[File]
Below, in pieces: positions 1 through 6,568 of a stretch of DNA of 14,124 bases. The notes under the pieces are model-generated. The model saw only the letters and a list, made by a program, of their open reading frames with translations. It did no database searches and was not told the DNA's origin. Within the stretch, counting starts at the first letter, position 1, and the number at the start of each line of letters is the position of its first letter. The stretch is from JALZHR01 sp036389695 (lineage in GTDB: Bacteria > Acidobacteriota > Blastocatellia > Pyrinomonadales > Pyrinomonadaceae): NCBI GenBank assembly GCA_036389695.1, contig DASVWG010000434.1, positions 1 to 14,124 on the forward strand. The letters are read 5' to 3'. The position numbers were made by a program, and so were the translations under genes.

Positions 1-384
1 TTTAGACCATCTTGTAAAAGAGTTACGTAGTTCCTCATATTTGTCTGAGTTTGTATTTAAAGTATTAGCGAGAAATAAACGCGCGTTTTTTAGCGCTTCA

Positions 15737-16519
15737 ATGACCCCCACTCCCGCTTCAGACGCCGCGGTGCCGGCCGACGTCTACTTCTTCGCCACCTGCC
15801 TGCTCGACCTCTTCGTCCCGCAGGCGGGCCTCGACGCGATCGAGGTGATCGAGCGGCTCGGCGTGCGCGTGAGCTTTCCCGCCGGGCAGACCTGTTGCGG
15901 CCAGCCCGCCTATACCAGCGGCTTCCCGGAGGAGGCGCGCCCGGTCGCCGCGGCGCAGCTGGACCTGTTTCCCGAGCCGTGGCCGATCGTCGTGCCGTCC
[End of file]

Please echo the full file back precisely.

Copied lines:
Below, in pieces: positions 1 through 6,568 of a stretch of DNA of 14,124 bases. The notes under the pieces are model-generated. The model saw only the letters and a list, made by a program, of their open reading frames with translations. It did no database searches and was not told the DNA's origin. Within the stretch, counting starts at the first letter, position 1, and the number at the start of each line of letters is the position of its first letter. The stretch is from JALZHR01 sp036389695 (lineage in GTDB: Bacteria > Acidobacteriota > Blastocatellia > Pyrinomonadales > Pyrinomonadaceae): NCBI GenBank assembly GCA_036389695.1, contig DASVWG010000434.1, positions 1 to 14,124 on the forward strand. The letters are read 5' to 3'. The position numbers were made by a program, and so were the translations under genes.

Positions 1-384
1 TTTAGACCATCTTGTAAAAGAGTTACGTAGTTCCTCATATTTGTCTGAGTTTGTATTTAAAGTATTAGCGAGAAATAAACGCGCGTTTTTTAGCGCTTCA

Positions 15737-16519
15737 ATGACCCCCACTCCCGCTTCAGACGCCGCGGTGCCGGCCGACGTCTACTTCTTCGCCACCTGCC
15801 TGCTCGACCTCTTCGTCCCGCAGGCGGGCCTCGACGCGATCGAGGTGATCGAGCGGCTCGGCGTGCGCGTGAGCTTTCCCGCCGGGCAGACCTGTTGCGG
15901 CCAGCCCGCCTATACCAGCGGCTTCCCGGAGGAGGCGCGCCCGGTCGCCGCGGCGCAGCTGGACCTGTTTCCCGAGCCGTGGCCGATCGTCGTGCCGTCC